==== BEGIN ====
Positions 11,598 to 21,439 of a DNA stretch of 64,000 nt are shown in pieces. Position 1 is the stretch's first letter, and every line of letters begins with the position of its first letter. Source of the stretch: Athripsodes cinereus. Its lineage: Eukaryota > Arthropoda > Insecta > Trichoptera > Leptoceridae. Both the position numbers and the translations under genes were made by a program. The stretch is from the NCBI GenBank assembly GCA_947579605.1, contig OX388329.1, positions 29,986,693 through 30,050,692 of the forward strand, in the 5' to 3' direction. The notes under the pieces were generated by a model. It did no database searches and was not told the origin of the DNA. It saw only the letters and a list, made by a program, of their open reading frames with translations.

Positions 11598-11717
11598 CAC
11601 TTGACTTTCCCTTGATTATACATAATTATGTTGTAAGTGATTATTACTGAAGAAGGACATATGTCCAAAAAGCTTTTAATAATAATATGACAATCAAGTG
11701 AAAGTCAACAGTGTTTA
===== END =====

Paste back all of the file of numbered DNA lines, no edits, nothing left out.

Positions 11,598 to 21,439 of a DNA stretch of 64,000 nt are shown in pieces. Position 1 is the stretch's first letter, and every line of letters begins with the position of its first letter. Source of the stretch: Athripsodes cinereus. Its lineage: Eukaryota > Arthropoda > Insecta > Trichoptera > Leptoceridae. Both the position numbers and the translations under genes were made by a program. The stretch is from the NCBI GenBank assembly GCA_947579605.1, contig OX388329.1, positions 29,986,693 through 30,050,692 of the forward strand, in the 5' to 3' direction. The notes under the pieces were generated by a model. It did no database searches and was not told the origin of the DNA. It saw only the letters and a list, made by a program, of their open reading frames with translations.

Positions 11598-11717
11598 CAC
11601 TTGACTTTCCCTTGATTATACATAATTATGTTGTAAGTGATTATTACTGAAGAAGGACATATGTCCAAAAAGCTTTTAATAATAATATGACAATCAAGTG
11701 AAAGTCAACAGTGTTTA